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Surgeons warming up to use of 3-D technology
A new study out of Germany finds surgeons warming up to the idea of wider use of 3-D technology. In the study, 50 surgeons were asked to compare four different screen systems during a test in which they were to make 10 stitches with a needle and thread to close a wound in a model abdominal cavity. They compared 2-D, 3-D with and without glasses, and a mirror apparatus that served as the "ideal" 3-D model, according to an announcement.
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2 trials explore on-pump versus off-pump bypass surgery
Two large trials presented at the American College of Cardiology meeting in San Francisco and published simultaneously in the New England Journal of Medicine provide important new information about the ongoing debate over whether CABG should be performed with or without cardiopulmonary bypass.
Download the AASPA app today!
AASPA is pleased to announce the release of its new app, available in the iTunes store for both iPhone and iPad users. With this app, members and nonmembers can keep up to date with what's going on in AASPA. Use the app to find:
Nonmembers can find out what it takes to be a surgical physicians assistant and determine which field would suit them best. Members will enjoy the peace of mind of knowing exactly what is going on in the association at any given time. AASPA is proud to go mobile and encourages current and potential members to download this app for more information.
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Missed last week's issue? See which articles your colleagues read most.
Are institutional recommendations and guidelines good for patients?
By Mike Wokasch
It depends on the level of scrutiny and expertise applied by the prescribing physician in assessing the information used to support the recommendations and guidelines. Institutional assessments are most helpful when driven by clinically meaningful patient benefits resulting from comprehensive reviews of clinical data by therapeutic area experts — assuming they are unbiased with no conflicts of interest. This is a rather idealistic perspective when you consider most clinical data are from trials designed for regulatory approval and do not necessarily performed to reflect real-world clinical practice or typical patients.
Most US doctors would limit patient EHR access
Many physicians are willing to let patients update their own medical records, but don't want to give them full online access, says Accenture study.
Toronto lung transplant surgeon leading innovations to boost donor organ pool
The Toronto Star
Toronto surgeon Dr. Shaf Keshavjee's innovations are transforming how lung transplants are done. He has lead the development of the Toronto XVIVO Perfusion System, which treats and improves high-risk donor lungs so they can be safely used for transplant.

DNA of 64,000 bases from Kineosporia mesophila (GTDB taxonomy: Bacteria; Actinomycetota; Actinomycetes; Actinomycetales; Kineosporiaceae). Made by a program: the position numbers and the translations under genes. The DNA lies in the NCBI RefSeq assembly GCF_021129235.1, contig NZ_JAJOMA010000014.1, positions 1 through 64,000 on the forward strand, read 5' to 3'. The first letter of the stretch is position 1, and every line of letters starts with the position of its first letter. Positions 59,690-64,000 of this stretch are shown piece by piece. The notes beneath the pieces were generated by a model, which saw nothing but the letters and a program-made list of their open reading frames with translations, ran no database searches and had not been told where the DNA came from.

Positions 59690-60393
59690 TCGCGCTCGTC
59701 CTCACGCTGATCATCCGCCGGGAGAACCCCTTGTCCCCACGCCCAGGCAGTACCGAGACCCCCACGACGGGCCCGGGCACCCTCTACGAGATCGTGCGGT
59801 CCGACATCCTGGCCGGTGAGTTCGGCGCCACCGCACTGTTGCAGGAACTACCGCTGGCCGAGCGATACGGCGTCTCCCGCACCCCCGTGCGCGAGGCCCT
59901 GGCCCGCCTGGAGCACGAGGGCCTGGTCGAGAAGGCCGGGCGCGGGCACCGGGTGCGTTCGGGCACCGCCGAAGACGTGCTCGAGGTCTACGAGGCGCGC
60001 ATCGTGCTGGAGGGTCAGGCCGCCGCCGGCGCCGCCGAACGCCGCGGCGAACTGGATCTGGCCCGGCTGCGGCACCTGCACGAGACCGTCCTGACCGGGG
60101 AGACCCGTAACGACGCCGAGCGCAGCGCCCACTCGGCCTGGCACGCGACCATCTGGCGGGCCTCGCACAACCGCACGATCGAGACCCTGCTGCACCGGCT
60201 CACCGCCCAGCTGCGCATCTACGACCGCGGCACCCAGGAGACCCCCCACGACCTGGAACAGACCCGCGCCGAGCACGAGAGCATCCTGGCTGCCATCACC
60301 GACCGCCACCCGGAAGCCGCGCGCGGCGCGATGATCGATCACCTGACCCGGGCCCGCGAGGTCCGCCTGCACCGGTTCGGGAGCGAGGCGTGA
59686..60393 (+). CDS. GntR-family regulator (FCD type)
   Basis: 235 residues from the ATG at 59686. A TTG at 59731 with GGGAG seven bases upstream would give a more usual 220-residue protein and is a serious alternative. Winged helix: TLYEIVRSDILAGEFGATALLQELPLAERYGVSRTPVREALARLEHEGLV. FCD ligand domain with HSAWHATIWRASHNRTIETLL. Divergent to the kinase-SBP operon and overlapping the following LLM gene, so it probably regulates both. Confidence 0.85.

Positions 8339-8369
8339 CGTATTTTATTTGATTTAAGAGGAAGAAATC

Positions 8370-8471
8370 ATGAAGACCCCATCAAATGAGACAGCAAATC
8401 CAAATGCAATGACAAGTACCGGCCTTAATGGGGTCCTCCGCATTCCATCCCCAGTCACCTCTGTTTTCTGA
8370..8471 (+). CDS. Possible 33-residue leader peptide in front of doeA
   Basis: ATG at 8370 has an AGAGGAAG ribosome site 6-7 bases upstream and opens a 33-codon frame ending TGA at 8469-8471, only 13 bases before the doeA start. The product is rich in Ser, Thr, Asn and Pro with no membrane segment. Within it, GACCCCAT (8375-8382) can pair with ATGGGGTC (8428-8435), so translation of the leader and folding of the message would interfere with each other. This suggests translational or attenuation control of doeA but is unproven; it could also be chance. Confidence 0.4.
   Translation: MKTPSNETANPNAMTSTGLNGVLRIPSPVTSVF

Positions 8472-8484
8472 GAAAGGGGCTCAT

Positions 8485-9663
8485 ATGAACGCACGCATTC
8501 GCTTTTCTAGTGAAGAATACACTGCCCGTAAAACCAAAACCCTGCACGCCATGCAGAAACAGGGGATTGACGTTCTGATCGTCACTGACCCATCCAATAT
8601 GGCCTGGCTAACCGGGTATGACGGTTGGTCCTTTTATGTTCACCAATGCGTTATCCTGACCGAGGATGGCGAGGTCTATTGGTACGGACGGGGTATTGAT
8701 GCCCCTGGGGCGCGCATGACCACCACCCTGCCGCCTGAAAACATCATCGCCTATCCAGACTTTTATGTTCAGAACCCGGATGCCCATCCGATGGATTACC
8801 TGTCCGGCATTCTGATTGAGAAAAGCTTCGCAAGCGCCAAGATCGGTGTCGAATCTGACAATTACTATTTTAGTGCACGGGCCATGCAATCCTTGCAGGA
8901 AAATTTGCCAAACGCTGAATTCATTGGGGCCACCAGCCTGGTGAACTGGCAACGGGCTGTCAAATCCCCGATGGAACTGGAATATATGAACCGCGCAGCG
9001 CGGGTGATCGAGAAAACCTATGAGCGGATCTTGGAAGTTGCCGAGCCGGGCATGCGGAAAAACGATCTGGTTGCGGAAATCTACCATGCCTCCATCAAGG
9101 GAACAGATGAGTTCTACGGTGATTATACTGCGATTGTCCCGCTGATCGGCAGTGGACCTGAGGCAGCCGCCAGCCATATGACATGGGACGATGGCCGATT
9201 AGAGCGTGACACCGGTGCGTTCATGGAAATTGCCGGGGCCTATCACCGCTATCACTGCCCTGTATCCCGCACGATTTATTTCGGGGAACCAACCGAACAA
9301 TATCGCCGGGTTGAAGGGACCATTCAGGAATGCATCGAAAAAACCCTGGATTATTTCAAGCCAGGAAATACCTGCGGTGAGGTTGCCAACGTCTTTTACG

Infections with 'nightmare bacteria' are on the rise in US hospitals
Federal officials warned that an especially dangerous group of superbugs has become a significant health problem in hospitals throughout the United States.
These germs, known as carbapenem-resistant Enterobacteriaceae, or CRE, have become much more common in the last decade, according to the Centers for Disease Control and Prevention. And the risk they pose to health is becoming evident.
The renaissance of bioplastics: A not-so-natural process
By Igor Catic
In 2011, the world production of bioplastics was less than 0.5 percent of total plastics production. But when you read news articles, you get a somewhat strange impression that the most important materials now and in the future are eco-friendly bioplastics. Bioplastics are not a new invention. The celluloid eco-baby doll is about 150 years old. In fact, the first bioplastic — based on casein — is more than 500 years old. What is the difference between synthetic plastics and bioplastics? Just the input into the process.
Industry Pulse: Do too many members of media consider bioplastics as "green"?
Hospitals crack down on tirades by angry doctors
The Washington Post and Kaiser Health News
At a critical point in a complex abdominal operation, a surgeon was handed a device that didn't work because it had been loaded incorrectly by a surgical technician. Furious that she couldn't use it, the surgeon slammed it down, accidentally breaking the technician's finger. "I felt pushed beyond my limits," recalled the surgeon, who was suspended for two weeks and told to attend an anger management course for doctors.
Demand for doctors soaring as cuts loom
As House Speaker John Boehner has said, the Affordable Care Act is the "law of the land." The Supreme Court has upheld it. The 2012 election reaffirms it. Whether you love it or hate it, the law is being implemented. The law is welcoming 27 million Americans into the healthcare system and urging them to find a doctor — a regular source of care. Why? Because research is clear: People with a regular source of care have better health outcomes.
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